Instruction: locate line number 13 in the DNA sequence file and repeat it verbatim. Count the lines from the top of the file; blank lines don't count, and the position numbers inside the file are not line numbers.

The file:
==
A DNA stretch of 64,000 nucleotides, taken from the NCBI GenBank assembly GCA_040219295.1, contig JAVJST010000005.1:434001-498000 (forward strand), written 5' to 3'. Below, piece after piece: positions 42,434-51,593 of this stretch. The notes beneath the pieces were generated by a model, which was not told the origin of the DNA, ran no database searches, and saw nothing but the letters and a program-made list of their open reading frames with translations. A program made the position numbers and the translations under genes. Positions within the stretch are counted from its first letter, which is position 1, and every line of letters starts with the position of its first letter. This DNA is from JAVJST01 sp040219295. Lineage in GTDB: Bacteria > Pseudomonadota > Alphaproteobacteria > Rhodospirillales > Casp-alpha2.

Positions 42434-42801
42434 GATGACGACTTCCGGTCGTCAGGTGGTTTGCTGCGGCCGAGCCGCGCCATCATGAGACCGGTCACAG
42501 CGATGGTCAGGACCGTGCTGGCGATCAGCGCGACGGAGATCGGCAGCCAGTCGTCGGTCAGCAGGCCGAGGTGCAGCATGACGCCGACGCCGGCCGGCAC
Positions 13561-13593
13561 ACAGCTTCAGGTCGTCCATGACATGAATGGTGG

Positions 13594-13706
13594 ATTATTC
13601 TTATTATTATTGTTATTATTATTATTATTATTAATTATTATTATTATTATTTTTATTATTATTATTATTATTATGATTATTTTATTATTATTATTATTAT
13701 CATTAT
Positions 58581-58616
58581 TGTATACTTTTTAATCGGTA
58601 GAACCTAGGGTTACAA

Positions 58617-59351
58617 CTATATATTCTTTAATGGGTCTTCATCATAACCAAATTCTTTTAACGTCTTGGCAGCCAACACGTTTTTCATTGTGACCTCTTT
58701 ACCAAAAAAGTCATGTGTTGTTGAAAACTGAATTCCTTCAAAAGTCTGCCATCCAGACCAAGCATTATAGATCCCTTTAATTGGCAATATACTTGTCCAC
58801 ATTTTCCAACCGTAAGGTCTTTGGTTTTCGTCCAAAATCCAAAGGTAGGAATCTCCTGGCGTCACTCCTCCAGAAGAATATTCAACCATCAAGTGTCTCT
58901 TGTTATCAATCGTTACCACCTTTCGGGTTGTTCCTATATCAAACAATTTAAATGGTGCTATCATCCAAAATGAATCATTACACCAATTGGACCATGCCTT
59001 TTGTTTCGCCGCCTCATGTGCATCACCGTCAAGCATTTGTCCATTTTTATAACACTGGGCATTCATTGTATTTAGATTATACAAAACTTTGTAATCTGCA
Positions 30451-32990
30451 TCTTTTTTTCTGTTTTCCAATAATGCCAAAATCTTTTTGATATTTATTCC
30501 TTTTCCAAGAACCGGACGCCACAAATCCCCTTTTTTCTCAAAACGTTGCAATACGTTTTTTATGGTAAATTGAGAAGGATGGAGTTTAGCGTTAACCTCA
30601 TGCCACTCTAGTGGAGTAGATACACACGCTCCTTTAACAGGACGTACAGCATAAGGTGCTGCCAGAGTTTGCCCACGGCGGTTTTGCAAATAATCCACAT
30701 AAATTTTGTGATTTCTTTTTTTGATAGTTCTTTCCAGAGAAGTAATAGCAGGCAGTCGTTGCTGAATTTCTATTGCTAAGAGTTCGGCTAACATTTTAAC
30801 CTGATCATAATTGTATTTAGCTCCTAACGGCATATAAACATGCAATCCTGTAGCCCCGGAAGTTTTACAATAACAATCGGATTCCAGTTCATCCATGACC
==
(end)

58601 GAACCTAGGGTTACAA